Today (6 June) is the day when veterans and dignitaries of the warring nations of WWII gather on the beaches of Normandy to give thanks, and to honour the fallen of 68 years ago. This week, tourists will fan out across the small seaport towns of northern France, inspect the displays, marvel at the remnants of concrete bunkers, and try to imagine the scene as it was back in 1944. The picture at the left shows some US paratroopers, happily displaying a captured flag. If anyone can identify the unit, please let me know.
If you are looking to skip the more substantial tomes (and there are many first-rate ones) and would prefer the quick-read pocketbook version: try Martin Gilbert’s D-Day (Wiley, 2004). Only 200 smallish pages.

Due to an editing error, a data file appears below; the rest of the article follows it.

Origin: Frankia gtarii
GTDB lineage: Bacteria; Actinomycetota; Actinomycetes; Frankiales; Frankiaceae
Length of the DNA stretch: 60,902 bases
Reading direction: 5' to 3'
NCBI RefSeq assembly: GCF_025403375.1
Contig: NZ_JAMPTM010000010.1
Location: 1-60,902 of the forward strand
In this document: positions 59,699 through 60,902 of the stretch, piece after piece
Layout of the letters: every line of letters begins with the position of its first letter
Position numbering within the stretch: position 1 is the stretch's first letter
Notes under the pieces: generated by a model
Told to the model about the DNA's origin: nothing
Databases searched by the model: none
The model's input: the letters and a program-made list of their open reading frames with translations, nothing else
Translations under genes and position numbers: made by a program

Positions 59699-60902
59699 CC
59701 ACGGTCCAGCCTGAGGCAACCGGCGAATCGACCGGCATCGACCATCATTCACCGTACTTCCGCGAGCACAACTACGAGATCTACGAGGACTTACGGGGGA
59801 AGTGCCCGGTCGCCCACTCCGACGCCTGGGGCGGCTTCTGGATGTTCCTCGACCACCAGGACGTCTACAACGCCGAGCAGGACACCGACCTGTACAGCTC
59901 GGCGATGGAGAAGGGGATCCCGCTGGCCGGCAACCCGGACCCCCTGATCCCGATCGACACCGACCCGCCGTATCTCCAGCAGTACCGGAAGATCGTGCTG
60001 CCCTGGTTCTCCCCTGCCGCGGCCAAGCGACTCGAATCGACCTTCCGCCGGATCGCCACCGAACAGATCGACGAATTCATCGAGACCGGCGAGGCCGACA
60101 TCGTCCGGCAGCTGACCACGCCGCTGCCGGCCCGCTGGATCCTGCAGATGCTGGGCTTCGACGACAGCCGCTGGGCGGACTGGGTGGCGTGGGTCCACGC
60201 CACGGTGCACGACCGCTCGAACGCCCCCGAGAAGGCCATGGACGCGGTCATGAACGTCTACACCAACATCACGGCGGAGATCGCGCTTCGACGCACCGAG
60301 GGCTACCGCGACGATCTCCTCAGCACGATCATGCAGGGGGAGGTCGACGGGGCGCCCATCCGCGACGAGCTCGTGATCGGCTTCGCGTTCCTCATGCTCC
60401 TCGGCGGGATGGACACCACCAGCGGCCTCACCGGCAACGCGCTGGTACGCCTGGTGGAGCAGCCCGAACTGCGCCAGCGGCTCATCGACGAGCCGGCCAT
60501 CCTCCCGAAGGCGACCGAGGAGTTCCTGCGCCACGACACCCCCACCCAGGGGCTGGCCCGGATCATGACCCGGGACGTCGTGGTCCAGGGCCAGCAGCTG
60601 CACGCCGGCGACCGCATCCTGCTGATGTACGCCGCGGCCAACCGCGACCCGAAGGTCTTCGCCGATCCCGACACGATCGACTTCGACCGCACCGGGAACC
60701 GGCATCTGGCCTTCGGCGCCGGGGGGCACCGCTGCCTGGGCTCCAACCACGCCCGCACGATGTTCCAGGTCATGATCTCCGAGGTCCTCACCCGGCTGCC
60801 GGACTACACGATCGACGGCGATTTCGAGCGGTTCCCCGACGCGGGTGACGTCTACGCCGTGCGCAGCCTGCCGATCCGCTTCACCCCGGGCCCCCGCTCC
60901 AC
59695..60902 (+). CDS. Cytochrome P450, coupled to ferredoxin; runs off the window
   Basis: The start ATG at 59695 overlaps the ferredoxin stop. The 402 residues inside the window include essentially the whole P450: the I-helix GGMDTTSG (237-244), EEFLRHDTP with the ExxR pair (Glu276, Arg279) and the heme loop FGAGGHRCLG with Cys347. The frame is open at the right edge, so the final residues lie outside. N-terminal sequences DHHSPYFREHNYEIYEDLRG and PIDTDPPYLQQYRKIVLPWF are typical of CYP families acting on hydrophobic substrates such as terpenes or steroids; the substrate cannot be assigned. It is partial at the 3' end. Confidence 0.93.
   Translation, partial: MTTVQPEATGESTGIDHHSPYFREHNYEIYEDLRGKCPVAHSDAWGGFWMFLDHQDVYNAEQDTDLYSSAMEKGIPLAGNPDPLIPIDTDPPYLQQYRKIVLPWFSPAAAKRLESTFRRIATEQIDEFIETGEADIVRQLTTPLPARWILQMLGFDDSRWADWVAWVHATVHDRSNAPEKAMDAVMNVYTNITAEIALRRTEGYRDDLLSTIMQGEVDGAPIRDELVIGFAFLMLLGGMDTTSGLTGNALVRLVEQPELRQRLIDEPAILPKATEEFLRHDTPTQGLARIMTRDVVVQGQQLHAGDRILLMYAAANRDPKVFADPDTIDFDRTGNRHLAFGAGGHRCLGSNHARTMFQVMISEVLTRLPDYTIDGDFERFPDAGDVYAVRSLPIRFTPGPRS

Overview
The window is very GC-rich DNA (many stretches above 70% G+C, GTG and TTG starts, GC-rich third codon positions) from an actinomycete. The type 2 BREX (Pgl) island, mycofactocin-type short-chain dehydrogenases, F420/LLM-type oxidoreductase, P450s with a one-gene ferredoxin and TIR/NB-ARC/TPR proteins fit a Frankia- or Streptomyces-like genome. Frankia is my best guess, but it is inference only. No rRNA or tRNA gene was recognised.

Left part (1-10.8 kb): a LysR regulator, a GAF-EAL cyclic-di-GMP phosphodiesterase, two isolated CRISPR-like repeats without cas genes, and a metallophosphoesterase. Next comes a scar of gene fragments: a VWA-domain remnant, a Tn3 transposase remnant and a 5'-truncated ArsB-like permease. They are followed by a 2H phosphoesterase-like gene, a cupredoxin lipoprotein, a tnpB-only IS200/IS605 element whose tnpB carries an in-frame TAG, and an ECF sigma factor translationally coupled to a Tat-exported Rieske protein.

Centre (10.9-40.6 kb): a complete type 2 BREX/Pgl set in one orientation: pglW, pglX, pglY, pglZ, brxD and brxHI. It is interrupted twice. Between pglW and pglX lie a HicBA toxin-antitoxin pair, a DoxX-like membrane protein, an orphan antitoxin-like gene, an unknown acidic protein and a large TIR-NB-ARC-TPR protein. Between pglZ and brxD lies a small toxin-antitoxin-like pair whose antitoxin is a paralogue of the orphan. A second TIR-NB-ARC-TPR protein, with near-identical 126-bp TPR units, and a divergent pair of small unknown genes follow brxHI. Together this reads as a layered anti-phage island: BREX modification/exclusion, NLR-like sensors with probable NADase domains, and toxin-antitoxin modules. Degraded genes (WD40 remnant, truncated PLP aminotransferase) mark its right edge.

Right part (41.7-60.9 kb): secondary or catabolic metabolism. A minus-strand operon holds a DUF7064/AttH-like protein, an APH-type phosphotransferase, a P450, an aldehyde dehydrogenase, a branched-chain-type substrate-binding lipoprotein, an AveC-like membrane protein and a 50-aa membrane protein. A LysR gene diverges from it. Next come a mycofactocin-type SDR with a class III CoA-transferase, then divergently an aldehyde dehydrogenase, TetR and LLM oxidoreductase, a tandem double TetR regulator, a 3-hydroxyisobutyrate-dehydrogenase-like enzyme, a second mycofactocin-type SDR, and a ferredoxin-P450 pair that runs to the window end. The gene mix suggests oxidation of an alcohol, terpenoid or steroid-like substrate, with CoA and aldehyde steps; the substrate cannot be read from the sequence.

Despite Gilbert’s status as academic historian and Churchill biographer, the book has an easygoing style and is full of entertaining anecdotes. Utah, Omaha, Gold, Juno, and Sword were the code names of the famous beaches of Operation Overlord. Mulberry was the code name for the artificial harbour, created from pre-fabricated jetties that were towed across the English Channel. Astonishingly, the two American beaches (Utah and Omaha), and Overlord, and Mulberry, were discovered to be answers to crossword puzzles published a few weeks earlier in the London Daily Telegraph. A monumental breach in security?
Apparently not. Gilbert relates how the designer of the crosswords was questioned by MI5 and the whole affair put down to coincidence.